Open Access

Optimized heart rate for 320-row cardiac CT can be feasibly predicted from prescan parameters

  • Eriko Maeda1Email author,
  • Nobuo Tomizawa2,
  • Kodai Yamamoto3,
  • Shigeaki Kanno1,
  • Masaaki Akahane4,
  • Kenji Ino5,
  • Masae Uehara6,
  • Aiko Sakamoto6,
  • Toshiaki Semboku7,
  • Rumiko Torigoe8 and
  • Kuni Ohtomo1
SpringerPlus20154:697

https://doi.org/10.1186/s40064-015-1478-5

Received: 15 May 2015

Accepted: 28 October 2015

Published: 12 November 2015

Abstract

To evaluate the degree of heart rate (HR) changes at rest (HRrest), during breath hold (HRtest), and during cardiac CT examinations (HRscan) in a large group of patients , and to derive and asses the feasibility of a predictive formula for HRscan. HRrest, HRtest, and HRscan were retrospectively compared in a total of 563 consecutive patients who underwent 320-row cardiac CT. Multiple regression analysis was performed to derive predictive formulae for HRscan in the entire study population and, in each group of patients with decreased (Dec) or increased (Inc) HR during breath hold. The predictive formula was evaluated as accurate when less than 5 % of the actual HRscan exceeded the predicted HRscan by ±5 beats per minute (bpm). The average values of the HRtest (65.3 ± 12.0 bpm) and HRscan (63.7 ± 11.9 bpm) significantly decreased from those of the HRrest (68.4 ± 11.9 bpm) (p < 0.0001). The predictive formula (HRscan = 3.601 + 0.113HRrest + 0.8HRtest) was determined to be accurate only in Group Dec. The HRtest significantly decreased from the HRrest, and the HRscan significantly decreased from the HRtest. An accurate predictive formula for HRscan could be built only for Group Dec.

Keywords

Heart rate 320-detector row CT Breath hold Contrast material

Background

Cardiac computed tomography (CT) has long been performed with single-source, 64-row scanners or less. Scanning the whole heart requires 6–10 heartbeats, or even more when scanners have fewer rows of detectors. With the advent of 320- and 256-detector row CT and dual-source 64-row CT with Flash mode, it has become possible to perform most adult cardiac CT scans in 1–3 heartbeats. Using 320-row CT, patients with heart rates (HR) lower than 75 beats per minute (bpm) can be scanned with one beat, with some adjustments in their acquisition windows based on the HR. In particular, the acquisition window should be widened to scan the systolic phase as well as the diastolic phase, when the HR is predicted to be relatively fast. In contrast, when the HR during the actual scan is lower than expected, the patient would be exposed to unnecessary radiation during systolic scanning. In this regard, prediction of the scan HR is necessary for patients with low HR, particularly if between 65 and 75 bpm. For high HR patients, multi-segment reconstruction may be used to improve temporal resolution (Tomizawa et al. 2013). In multi-segment reconstruction, accurate prediction of HR is necessary to determine the number of scans (i.e., heartbeats) and the time of the gantry rotation, both of which affect temporal resolution (Halliburton et al. 2003; Herzog et al. 2007). Therefore, HR prediction before cardiac CT scan is crucial for both low and high HR patients.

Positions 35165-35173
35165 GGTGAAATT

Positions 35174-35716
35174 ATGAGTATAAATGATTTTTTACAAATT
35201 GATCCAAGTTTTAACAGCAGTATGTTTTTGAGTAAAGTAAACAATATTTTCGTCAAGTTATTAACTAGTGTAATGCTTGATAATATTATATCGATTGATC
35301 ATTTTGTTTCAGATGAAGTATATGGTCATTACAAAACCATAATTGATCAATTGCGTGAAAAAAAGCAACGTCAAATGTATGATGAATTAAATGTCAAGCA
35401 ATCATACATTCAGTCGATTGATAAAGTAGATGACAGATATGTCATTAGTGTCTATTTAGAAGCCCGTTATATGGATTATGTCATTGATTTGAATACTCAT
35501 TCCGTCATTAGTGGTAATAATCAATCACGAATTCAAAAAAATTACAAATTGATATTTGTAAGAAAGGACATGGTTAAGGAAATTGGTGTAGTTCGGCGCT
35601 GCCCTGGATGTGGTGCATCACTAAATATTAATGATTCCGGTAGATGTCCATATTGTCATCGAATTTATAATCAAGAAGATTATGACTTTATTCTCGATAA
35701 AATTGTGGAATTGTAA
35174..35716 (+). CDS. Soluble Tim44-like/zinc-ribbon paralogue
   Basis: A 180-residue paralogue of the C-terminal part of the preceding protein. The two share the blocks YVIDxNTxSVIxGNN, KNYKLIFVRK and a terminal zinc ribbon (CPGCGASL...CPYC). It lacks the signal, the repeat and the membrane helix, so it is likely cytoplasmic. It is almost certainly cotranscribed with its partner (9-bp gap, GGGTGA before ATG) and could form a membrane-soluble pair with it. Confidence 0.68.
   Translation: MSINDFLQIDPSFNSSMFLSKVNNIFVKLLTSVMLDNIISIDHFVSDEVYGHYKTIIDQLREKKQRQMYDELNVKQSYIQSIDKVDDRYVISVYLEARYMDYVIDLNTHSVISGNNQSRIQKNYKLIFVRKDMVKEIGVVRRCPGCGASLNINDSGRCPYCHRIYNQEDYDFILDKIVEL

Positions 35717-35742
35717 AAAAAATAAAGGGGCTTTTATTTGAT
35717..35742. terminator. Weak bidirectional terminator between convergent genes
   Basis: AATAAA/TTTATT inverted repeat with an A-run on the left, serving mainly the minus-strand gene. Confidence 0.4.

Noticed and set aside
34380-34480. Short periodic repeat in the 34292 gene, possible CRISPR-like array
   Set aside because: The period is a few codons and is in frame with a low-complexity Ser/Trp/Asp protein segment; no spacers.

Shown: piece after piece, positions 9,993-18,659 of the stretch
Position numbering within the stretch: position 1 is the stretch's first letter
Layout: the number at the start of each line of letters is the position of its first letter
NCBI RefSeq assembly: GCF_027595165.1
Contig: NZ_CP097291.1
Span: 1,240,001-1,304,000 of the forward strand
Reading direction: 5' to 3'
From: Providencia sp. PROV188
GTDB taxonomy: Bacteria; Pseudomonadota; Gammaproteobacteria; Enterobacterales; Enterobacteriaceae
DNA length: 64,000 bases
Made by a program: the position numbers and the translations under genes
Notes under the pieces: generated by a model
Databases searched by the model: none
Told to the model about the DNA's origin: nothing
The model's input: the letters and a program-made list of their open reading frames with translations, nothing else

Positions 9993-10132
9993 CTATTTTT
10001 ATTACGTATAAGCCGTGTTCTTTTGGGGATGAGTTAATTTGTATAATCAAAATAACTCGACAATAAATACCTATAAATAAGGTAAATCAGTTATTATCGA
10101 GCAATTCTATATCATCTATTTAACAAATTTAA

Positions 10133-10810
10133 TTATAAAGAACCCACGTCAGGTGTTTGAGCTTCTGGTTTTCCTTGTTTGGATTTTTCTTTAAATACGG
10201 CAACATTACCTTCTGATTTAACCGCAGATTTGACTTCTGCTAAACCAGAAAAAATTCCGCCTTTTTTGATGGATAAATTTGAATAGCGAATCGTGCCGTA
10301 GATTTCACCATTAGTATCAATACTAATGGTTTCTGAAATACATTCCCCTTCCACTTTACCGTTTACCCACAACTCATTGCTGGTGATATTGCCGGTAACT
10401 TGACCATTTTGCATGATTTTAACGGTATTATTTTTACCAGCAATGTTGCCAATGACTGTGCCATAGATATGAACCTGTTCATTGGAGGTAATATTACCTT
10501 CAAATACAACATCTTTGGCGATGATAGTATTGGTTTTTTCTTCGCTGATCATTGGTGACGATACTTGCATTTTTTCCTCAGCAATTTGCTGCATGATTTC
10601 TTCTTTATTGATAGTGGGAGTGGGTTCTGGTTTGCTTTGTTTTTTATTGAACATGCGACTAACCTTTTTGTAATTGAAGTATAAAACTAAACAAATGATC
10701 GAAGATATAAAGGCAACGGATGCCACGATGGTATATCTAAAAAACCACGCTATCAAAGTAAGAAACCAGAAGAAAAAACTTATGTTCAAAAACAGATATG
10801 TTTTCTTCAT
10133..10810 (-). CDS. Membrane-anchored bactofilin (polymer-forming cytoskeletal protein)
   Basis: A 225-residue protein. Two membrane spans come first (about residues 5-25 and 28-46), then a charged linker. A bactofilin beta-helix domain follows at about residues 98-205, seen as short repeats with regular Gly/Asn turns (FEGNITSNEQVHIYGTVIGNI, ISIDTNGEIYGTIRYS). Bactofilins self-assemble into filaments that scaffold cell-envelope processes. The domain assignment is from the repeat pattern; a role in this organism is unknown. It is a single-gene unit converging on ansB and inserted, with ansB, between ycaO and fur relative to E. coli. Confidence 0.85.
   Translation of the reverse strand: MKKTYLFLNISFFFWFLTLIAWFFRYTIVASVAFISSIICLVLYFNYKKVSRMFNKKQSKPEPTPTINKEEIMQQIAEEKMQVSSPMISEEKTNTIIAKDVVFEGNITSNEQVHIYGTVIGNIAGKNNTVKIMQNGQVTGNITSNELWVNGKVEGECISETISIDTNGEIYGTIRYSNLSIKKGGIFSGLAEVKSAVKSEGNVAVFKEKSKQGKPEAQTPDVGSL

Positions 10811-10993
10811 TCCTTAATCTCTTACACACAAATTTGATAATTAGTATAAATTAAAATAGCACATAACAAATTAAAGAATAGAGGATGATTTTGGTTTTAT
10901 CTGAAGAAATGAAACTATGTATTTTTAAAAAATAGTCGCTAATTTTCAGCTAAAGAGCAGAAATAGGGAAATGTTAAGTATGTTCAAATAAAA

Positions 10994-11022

Past studies on changes in HR during breath holding and contrast injection during cardiac CT are small, and gave controversial results. None of these studies involved 320-row cardiac CT (Zhang et al. 2008; Horiguchi et al. 2011; Christensen et al. 2011; Becker et al. 2011). We hypothesized that scan HR (HRscan) can be predicted from pre-scan parameters, such as HR at rest (HRrest) and during breath hold (HRtest).

Methods

Patients

This study was approved by the institutional review board, and was performed in accordance with the ethical standards laid down in the 1964 Declaration of Helsinki and its later amendments. The requirement for informed consent to participate in this study was waived, because of the retrospective design. The patients’ records and information were made anonymous before starting the analysis.

The records of 791 consecutive patients (470 men, 321 women; mean age 65.5 ± 13.9 years, range 8–94 years) who underwent cardiac CT angiography from August 2011 to July 2013 were retrospectively reviewed. The patients were suspected of having coronary artery disease, had a history of myocardial infarction, or had a complex cardiac anomaly. The exclusion criteria were arrhythmia, such as atrial fibrillation and flutter (n = 43), premature ventricular contraction during HR recording (n = 16), premature atrial contraction during HR recording (n = 4), complete left bundle branch block (n = 4), complete right bundle branch block (n = 1), proxysmal supraventricular tachycardia (n = 1), sick sinus syndrome (n = 1), and sustained ventricular tachycardia (n = 1); presence of pacemakers (n = 7); wide-volume scanning in patients who underwent coronary artery bypass surgery (n = 88); expiratory scanning for ablation planning (n = 9); irregular protocol for concurrent evaluation of the pulmonary artery or right ventricle (n = 8); pediatric patients (n = 2); and inaccurate ECG-recording (n = 43).